My father was diagnosed with cancer three and a half years ago. He had stage three malignant melanoma, a very aggressive form of skin cancer that ended up with the amputation of one of his toes. Luckily, it had not spread into his internal organs, and now, after a series of stem cell treatments and chemotherapy, he is as strong as he can be and thriving. Through the help of excellent doctors, supportive friends, our family and most of all my mother, he still lives to tell an extraordinary tale of how best to deal with this deadly disease. His secret lies in his unwavering will to live and not allowing the cancer to take any part of his life. He never went around calling people to tell of his sad fate. Though afraid, he never gave the disease any acknowledgment or importance, never allowed it to dictate how he spent his days. In the three and a half years since he was diagnosed, he has traveled to around four different countries, never lost a single strand of hair, and did not take any leave of absence from work, except when he needed to have surgery.
I think if he ever met Lance Armstrong, they will find that they have a lot in common. They both turned to unwavering strength and faith, and remarkable drive and determination as the most powerful weapons against this disease. My dad who is an architect, continued to create buildings all throughout his treatments. Lance Armstrong, in February 2009, completed renovations on a former warehouse turned into the new headquarters of his LIVESTRONG Foundation.
Sometimes if you are lucky to survive, cancer creates a wholly new person in you. My dad emerged with renewed energy and appreciation for life and many agree that Lance Armstrong emerged an even better person and athlete because of his cancer. The powerful sprinter who was comparatively weak in the mountains returned after the cancer to dominate the steep climbs that separate the winners from the losers in the Tour de France. The cancer spared Armstrong's preternatural lung capacity and his piston-like thighs, but took 15 pounds of muscle off his upper body — a combination which made him unbeatable in the mountains.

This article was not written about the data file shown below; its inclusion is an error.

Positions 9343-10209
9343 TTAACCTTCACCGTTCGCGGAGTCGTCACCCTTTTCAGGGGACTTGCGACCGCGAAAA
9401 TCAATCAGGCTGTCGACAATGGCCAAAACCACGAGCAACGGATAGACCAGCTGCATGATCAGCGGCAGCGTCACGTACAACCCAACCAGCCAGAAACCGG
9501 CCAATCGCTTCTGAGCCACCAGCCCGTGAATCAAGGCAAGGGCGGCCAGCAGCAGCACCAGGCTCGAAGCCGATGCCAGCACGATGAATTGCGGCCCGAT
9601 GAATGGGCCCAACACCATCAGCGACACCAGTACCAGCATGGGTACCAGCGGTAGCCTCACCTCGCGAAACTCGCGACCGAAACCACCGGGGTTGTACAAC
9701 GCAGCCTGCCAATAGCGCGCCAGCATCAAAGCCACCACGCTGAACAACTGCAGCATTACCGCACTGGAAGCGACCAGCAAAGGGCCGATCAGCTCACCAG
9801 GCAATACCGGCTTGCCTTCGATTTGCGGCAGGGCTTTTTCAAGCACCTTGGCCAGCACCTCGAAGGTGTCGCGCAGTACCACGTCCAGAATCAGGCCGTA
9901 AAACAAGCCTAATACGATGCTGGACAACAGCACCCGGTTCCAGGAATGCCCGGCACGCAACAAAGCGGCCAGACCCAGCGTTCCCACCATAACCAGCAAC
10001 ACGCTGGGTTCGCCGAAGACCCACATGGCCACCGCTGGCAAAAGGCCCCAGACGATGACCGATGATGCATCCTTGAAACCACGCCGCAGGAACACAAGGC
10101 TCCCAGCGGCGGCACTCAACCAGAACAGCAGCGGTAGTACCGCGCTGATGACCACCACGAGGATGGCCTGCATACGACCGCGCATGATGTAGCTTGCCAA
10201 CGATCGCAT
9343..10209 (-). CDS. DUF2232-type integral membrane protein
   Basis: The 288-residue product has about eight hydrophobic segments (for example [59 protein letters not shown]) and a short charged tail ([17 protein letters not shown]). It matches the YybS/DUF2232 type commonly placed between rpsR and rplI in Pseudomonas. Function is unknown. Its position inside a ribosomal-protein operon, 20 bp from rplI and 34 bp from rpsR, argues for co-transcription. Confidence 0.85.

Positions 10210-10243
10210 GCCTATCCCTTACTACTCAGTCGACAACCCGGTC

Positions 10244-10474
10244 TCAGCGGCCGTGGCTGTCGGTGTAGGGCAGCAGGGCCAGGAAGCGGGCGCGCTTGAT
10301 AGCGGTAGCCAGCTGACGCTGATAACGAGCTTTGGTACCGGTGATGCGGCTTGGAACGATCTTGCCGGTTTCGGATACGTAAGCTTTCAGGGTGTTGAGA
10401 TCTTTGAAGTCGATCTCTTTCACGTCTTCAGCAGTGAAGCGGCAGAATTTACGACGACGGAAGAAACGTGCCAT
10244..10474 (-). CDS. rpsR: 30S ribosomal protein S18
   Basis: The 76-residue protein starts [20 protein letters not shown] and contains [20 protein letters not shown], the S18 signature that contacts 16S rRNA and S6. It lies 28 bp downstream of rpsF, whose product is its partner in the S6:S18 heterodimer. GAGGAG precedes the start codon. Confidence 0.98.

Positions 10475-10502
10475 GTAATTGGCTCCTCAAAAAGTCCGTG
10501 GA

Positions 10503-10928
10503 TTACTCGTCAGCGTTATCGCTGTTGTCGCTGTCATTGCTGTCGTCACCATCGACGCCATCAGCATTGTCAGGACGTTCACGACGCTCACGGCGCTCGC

His Livestrong Foundation is dedicated to helping people battling the disease The highlight of their philosophy lies in the words 'Livestrong' itself, which is to find ways to improve the experience, the journey and the battle that people with cancer go through, using an attitude-based approach.
The Livestrong Headquarters at night. Photo credit: Bommarito Group
On to buildings. The LIVESTRONG Foundation has a new headquarters in Austin, Texas. It is a beautiful, LEED certified building, dedicated to non-profit organizations in Austin. The sustainable design by San-Antonio based architectural firm Lake+Flato, features great reuse of existing materials, including the building's foundation, most of the original structure and the repurposed floor and ceiling wood. Its innovative design, which reused or recycled 95% of the building’s original materials, earned the facility a gold-rated LEED certification. The building was originally built in 1952 to store paper products, was discovered by Lance on one of his bike rides. Now, the 30,000 square-foot former warehouse is now committed to making a lasting imprint in the lives of people fighting cancer, with nary a carbon footprint.
Wood and glass create airy, open spaces that flow in each other to inspire youthful energy and upward thinking. Armstrong also believes in having a sense of egalitarian commonality, so there are no private offices in the building, not even for him. Instead, a loftlike atmosphere pervades, with rooms that are open and collaborative, with total visibility and transparency, great for sharing of ideas. Natural lighting enters the rooms just as easily as the outdoor scenery beyond.
Photos: Above, the media room. Below, lobby. Photo credit. www.livestrong.org
The LIVESTRONG Foundation Headquarters is located at 2201 E. 6th St. Austin, Texas.Visit their site at www.livestrong.org